I've heard that jet engine efficiency is limited by turbine temperatures---that is, the max temp. that the turbine blade alloy can withstand before weakening too much.
So jet engines are run fuel-lean. But they do achieve > 99% combustion of all fuel, so at least that's good. However, if we could burn stoichiometrically, then the engine could be smaller and lighter since it would need less air intake for the core.
So I want to know what is the max temperature that would result if you tried to burn pure stoichiometric?
BTW, to keep it simple, I'm asking about TIT (Turbine Inlet Temperature), which is the temperature of the gas right after combustion, right before it enters the first turbine stage. You can actually do complicated cooling on the blades to keep them less hot than that temperature somehow but I don't wanna get into that aspect.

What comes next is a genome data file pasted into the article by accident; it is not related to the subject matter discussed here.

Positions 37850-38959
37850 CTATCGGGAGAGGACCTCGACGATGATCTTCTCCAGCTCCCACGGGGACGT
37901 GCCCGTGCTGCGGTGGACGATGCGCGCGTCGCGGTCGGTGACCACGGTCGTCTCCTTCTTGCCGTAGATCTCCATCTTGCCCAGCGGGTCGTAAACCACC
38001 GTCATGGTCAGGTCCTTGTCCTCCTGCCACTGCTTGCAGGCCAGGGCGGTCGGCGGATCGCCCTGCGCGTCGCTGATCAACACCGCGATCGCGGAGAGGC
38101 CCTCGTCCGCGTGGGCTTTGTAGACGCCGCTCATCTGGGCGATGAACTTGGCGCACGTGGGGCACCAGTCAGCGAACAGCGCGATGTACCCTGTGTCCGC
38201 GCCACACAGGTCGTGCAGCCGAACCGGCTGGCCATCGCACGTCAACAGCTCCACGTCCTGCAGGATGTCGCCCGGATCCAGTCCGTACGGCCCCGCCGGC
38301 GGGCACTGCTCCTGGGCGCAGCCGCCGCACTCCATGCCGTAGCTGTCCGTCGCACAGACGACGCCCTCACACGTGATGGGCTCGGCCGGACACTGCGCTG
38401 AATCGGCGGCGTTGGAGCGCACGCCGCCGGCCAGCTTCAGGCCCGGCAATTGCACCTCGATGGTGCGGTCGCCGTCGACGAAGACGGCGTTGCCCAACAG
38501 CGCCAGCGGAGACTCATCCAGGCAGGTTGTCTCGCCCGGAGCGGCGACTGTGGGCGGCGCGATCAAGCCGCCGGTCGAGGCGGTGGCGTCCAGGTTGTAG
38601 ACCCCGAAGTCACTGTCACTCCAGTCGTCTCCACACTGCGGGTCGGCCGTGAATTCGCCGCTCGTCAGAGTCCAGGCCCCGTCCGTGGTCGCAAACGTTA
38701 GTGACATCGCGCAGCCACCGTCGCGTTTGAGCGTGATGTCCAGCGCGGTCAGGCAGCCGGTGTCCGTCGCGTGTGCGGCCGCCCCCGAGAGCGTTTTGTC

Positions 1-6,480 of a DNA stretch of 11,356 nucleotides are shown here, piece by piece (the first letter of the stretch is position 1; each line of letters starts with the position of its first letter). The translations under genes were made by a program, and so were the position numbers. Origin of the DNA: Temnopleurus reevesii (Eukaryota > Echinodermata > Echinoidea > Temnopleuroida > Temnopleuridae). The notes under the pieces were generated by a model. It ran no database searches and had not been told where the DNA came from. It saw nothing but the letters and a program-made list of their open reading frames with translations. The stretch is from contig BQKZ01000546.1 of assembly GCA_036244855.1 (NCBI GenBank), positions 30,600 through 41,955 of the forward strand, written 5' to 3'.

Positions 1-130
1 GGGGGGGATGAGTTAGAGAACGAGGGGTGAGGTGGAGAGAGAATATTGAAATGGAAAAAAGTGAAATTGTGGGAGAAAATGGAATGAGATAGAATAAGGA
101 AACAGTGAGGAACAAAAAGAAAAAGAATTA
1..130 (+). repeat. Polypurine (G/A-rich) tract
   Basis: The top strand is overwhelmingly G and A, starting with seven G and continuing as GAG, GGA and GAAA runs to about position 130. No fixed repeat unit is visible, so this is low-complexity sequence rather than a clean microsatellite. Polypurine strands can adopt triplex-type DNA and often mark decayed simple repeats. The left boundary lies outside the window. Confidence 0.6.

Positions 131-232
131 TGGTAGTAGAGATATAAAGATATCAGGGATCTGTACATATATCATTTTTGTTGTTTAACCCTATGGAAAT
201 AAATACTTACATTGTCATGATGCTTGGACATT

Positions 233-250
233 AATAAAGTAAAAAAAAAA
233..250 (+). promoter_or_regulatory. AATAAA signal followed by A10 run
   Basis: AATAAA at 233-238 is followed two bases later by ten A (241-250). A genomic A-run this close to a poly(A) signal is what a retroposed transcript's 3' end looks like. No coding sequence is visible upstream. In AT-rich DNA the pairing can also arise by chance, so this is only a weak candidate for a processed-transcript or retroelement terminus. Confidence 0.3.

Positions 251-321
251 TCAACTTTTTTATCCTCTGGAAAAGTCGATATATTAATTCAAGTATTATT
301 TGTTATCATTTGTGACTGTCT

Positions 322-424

Note, I'm interested in any typical large jet engine, like the PW6000, running at cruising conditions.
I found an example of actual TIT saying 1600 C: Mitsubishi site link. However, it was a gas turbine not jet engine, so I can't be sure if this is typical for jets too. What I want to know is the theoretical TIT if you could burn pure stoichiometric, to see what the difference is.